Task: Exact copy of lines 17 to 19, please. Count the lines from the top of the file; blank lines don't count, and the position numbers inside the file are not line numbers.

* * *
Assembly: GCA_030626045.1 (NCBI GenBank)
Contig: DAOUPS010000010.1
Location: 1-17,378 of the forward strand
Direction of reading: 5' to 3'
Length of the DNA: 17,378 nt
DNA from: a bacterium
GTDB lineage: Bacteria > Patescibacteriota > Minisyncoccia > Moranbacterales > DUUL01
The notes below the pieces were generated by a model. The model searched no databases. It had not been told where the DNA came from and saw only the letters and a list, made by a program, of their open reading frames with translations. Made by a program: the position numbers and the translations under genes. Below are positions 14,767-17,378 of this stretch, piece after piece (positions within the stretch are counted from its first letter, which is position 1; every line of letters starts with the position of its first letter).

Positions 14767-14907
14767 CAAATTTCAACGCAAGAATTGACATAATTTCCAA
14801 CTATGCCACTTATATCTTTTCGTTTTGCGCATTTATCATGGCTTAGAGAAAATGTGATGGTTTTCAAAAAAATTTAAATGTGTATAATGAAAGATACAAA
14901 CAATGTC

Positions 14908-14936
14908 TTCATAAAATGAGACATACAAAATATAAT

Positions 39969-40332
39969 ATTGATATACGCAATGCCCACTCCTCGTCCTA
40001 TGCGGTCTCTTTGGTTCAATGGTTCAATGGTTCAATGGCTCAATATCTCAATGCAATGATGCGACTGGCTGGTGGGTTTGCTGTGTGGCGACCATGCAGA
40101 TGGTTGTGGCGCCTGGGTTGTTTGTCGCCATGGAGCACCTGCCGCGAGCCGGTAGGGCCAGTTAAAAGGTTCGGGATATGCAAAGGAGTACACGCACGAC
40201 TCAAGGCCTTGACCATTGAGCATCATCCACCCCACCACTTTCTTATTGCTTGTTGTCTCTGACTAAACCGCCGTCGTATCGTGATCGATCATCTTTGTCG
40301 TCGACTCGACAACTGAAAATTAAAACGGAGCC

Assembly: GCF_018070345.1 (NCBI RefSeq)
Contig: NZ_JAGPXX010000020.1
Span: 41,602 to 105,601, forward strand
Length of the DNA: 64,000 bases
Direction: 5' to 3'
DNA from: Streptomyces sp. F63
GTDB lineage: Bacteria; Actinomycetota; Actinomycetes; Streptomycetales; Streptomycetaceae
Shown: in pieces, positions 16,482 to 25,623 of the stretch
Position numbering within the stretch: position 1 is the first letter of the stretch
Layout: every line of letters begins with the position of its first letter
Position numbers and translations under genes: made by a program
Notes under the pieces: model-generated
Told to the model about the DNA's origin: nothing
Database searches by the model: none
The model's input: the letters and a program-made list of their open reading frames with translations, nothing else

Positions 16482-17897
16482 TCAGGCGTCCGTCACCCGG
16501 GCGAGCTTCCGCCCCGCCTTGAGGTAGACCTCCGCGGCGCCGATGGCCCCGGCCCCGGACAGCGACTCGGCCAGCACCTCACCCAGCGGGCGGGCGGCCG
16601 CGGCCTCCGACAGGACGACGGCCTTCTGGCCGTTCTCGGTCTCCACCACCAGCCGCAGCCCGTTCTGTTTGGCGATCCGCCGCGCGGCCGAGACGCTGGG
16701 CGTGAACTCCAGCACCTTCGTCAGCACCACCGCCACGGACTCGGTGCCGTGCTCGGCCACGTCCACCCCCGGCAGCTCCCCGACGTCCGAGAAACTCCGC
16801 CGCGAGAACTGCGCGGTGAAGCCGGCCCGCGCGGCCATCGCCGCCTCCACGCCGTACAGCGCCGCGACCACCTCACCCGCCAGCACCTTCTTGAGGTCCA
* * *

40001 TGCGGTCTCTTTGGTTCAATGGTTCAATGGTTCAATGGCTCAATATCTCAATGCAATGATGCGACTGGCTGGTGGGTTTGCTGTGTGGCGACCATGCAGA
40101 TGGTTGTGGCGCCTGGGTTGTTTGTCGCCATGGAGCACCTGCCGCGAGCCGGTAGGGCCAGTTAAAAGGTTCGGGATATGCAAAGGAGTACACGCACGAC
40201 TCAAGGCCTTGACCATTGAGCATCATCCACCCCACCACTTTCTTATTGCTTGTTGTCTCTGACTAAACCGCCGTCGTATCGTGATCGATCATCTTTGTCG